The B.C. forestry ministry will inventory the forested areas around Dawson Creek to see what effect mountain pine beetles have had on them.
The Ministry of Forest, Lands and Natural Resource Operations (FLNRO) announced on Friday it would spend $8 million over the next ten years to inventory forested areas in B.C. The plan has a number of goals and targets, but it "is guided by a common vision for an efficient, reliable and complete forest inventory."
Part of this plan would include addressing portions of the province that have been affected by the mountain pine beetle, including the areas around Dawson Creek TSAs.
The B.C. divides forested areas up into TSAs. The Dawson Creek TSA is 2.28 million hectares of land, and includes areas near the communities of Hudson's Hope, Chetwynd, and Dawson Creek.
"The inventory is just – what do we have in the forest? Where is it?" said Pat Martin, a manager of forest inventory for the Forest Analysis and Inventory Branch of FLNRO.
"The beetle has changed the forest greatly, and in (Dawson Creek's) case, is continuing to change the forest … you can see that beetle spreading each year, and this commits us to stay current."
Dawson Creek's timber volume is down about 15 per cent due to mountain pine beetle, according to Martin.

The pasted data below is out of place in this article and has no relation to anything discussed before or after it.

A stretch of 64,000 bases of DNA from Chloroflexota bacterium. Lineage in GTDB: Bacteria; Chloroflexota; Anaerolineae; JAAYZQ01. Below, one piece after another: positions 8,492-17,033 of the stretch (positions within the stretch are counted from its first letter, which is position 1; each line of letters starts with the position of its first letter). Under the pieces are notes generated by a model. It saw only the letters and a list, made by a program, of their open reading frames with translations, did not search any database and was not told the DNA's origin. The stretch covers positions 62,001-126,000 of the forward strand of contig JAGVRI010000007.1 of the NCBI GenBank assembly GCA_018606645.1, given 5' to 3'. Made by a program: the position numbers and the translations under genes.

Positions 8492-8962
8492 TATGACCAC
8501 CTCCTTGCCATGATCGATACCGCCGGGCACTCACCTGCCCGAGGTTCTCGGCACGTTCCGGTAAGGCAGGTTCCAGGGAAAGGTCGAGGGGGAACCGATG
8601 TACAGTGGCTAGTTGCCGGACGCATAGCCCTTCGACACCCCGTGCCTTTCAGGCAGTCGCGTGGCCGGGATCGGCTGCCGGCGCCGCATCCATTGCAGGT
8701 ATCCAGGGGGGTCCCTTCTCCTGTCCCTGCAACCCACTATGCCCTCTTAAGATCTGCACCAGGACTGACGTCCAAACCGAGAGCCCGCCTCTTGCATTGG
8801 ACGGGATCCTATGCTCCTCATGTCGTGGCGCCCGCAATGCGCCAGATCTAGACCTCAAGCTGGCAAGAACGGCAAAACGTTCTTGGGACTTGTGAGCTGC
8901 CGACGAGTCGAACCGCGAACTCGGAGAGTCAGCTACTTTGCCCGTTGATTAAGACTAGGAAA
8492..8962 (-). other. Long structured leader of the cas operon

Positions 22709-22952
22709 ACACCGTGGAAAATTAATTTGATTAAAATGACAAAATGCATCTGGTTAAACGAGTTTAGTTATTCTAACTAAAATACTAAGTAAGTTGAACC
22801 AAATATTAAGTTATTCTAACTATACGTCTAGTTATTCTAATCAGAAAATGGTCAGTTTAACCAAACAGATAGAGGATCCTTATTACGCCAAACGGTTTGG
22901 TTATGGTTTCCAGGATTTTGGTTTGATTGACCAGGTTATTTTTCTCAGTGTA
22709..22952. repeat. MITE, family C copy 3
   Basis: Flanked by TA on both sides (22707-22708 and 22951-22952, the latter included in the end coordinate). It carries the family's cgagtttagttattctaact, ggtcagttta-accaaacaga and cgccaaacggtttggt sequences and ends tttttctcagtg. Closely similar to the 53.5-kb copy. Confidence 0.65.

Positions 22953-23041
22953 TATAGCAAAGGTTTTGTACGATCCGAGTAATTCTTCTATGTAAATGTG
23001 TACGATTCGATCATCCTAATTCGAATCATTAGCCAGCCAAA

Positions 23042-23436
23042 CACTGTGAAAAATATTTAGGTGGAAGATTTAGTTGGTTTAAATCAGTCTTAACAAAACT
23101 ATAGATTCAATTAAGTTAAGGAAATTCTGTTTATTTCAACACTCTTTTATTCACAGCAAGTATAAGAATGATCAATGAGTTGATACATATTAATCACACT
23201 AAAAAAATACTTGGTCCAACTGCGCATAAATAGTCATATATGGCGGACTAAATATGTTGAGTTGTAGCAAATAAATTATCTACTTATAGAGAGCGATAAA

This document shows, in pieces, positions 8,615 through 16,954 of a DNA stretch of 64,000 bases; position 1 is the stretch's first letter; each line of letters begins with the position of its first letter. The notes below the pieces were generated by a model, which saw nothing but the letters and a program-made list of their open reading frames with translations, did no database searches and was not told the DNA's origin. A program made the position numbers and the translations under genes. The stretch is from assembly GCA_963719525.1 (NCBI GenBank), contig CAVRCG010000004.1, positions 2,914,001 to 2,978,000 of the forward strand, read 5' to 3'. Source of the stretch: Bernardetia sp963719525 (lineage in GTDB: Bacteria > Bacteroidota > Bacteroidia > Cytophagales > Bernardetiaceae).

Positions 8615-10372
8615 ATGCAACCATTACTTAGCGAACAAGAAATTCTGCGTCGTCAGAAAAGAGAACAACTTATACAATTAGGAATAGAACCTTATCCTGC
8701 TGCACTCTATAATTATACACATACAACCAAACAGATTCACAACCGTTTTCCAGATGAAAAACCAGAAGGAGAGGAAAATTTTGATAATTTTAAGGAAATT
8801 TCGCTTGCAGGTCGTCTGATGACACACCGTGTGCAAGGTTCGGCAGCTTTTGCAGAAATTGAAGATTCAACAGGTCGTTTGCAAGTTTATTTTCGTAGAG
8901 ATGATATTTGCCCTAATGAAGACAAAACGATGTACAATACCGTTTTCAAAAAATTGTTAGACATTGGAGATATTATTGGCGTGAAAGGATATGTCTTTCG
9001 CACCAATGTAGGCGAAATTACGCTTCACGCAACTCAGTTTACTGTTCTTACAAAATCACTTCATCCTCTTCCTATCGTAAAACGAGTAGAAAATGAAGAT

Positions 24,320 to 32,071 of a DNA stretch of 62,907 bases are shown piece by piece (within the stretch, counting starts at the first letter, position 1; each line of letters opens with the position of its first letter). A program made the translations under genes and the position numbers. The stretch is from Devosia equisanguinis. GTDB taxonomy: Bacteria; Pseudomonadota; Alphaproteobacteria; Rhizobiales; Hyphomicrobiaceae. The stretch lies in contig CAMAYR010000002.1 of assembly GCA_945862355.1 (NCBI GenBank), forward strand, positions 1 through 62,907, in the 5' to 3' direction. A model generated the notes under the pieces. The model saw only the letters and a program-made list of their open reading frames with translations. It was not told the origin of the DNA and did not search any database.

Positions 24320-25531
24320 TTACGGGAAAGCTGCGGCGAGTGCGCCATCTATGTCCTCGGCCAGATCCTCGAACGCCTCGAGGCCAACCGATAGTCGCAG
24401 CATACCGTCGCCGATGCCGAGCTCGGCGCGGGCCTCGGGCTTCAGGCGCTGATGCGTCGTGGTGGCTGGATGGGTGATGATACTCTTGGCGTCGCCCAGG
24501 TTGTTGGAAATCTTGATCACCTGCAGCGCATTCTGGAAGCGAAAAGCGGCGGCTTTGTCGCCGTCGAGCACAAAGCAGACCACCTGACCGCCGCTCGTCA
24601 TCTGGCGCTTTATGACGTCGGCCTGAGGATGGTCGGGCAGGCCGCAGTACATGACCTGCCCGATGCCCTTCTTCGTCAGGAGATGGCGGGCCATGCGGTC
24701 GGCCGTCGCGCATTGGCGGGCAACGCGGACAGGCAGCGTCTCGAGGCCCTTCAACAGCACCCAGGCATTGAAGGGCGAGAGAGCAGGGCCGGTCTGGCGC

Of the areas affected by mountain pine beetle, the province has divided them into three levels of priorities. Some forested areas near Prince George and Quesnel have been given top priority, while other forested areas, including the Dawson Creek area, are considered a third priority, or the lowest level of priorities.
"Quesnel, for example, has lost approximately half of their timber volume," he said. "It's always a problem when you put in priorities, but you can be sure that attention is being paid to everyone. Right now we're putting a little bit extra information on Prince George and Quesnel."
Martin also said that the plan was meant to provide better information.
"I think it's generally would be perceived as good news for those groups because in it the minister is essentially committing to a pretty large program of bringing the inventory back up to date," said Martin. "It doesn't address tenure issues and who has rights to harvest timber in different places."
Martin could not give a time frame as to when this specific inventory was meant to happen, but that it would happen after the areas hardest hit by the pine beetle.
The plan will not address any actions that could be done to combat the beetle, he added.
In a 2009 Natural Resources Canada report, it was said that the Dawson Creek area was "a newly emerging attack" by the beetle.
Last year, Reg Whiten, the City of Dawson Creek's watershed steward, said that the Oetata/Halfmoon areas were particularly infested. This area is southwest of the city of Dawson Creek, and south of the hamlet of Arras.
If a mountain pine beetle infests a tree, the tree is damaged and eventually killed. This means it can't be used by the lumber industry.
The plan is meant to focus resources where the need is greatest, and use satellite imagery and aerial photography.
According to the B.C. Ministry of Forests, 18 millions of hectares of forest have been infected by the beetle.
A B.C. lumber industry group praised the move.
"We congratulate the ministry for committing to a long-term, stable funding for forest inventory," said Steve Lorimer, the president of the Association of B.C. Forest Professionals. "Solutions to a mid-term timber supply must begin with a good forest inventory."